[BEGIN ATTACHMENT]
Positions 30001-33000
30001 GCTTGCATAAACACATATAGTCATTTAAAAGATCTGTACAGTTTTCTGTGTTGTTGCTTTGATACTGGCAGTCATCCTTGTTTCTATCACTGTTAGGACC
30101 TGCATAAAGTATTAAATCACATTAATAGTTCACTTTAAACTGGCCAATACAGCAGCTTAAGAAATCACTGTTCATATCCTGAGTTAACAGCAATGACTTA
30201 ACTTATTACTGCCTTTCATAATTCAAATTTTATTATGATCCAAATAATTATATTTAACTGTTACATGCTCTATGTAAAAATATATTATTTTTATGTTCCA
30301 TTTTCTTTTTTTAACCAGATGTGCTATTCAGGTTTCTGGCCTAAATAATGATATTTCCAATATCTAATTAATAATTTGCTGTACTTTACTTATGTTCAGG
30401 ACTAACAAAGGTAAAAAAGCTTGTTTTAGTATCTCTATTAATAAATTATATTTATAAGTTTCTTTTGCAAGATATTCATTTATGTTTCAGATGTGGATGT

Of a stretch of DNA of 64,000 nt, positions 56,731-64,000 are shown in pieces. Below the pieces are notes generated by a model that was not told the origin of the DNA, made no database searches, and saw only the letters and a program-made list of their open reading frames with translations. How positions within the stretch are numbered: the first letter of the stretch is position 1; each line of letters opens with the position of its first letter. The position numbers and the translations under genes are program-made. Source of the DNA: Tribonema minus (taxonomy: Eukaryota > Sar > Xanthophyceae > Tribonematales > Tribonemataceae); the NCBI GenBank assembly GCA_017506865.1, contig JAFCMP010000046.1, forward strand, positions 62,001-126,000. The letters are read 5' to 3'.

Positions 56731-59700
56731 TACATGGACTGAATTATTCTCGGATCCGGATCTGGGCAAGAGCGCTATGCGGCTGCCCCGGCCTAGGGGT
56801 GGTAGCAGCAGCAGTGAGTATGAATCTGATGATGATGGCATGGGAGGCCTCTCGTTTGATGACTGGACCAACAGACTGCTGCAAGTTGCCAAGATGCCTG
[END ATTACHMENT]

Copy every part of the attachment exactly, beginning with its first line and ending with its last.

Positions 30001-33000
30001 GCTTGCATAAACACATATAGTCATTTAAAAGATCTGTACAGTTTTCTGTGTTGTTGCTTTGATACTGGCAGTCATCCTTGTTTCTATCACTGTTAGGACC
30101 TGCATAAAGTATTAAATCACATTAATAGTTCACTTTAAACTGGCCAATACAGCAGCTTAAGAAATCACTGTTCATATCCTGAGTTAACAGCAATGACTTA
30201 ACTTATTACTGCCTTTCATAATTCAAATTTTATTATGATCCAAATAATTATATTTAACTGTTACATGCTCTATGTAAAAATATATTATTTTTATGTTCCA
30301 TTTTCTTTTTTTAACCAGATGTGCTATTCAGGTTTCTGGCCTAAATAATGATATTTCCAATATCTAATTAATAATTTGCTGTACTTTACTTATGTTCAGG
30401 ACTAACAAAGGTAAAAAAGCTTGTTTTAGTATCTCTATTAATAAATTATATTTATAAGTTTCTTTTGCAAGATATTCATTTATGTTTCAGATGTGGATGT

Of a stretch of DNA of 64,000 nt, positions 56,731-64,000 are shown in pieces. Below the pieces are notes generated by a model that was not told the origin of the DNA, made no database searches, and saw only the letters and a program-made list of their open reading frames with translations. How positions within the stretch are numbered: the first letter of the stretch is position 1; each line of letters opens with the position of its first letter. The position numbers and the translations under genes are program-made. Source of the DNA: Tribonema minus (taxonomy: Eukaryota > Sar > Xanthophyceae > Tribonematales > Tribonemataceae); the NCBI GenBank assembly GCA_017506865.1, contig JAFCMP010000046.1, forward strand, positions 62,001-126,000. The letters are read 5' to 3'.

Positions 56731-59700
56731 TACATGGACTGAATTATTCTCGGATCCGGATCTGGGCAAGAGCGCTATGCGGCTGCCCCGGCCTAGGGGT
56801 GGTAGCAGCAGCAGTGAGTATGAATCTGATGATGATGGCATGGGAGGCCTCTCGTTTGATGACTGGACCAACAGACTGCTGCAAGTTGCCAAGATGCCTG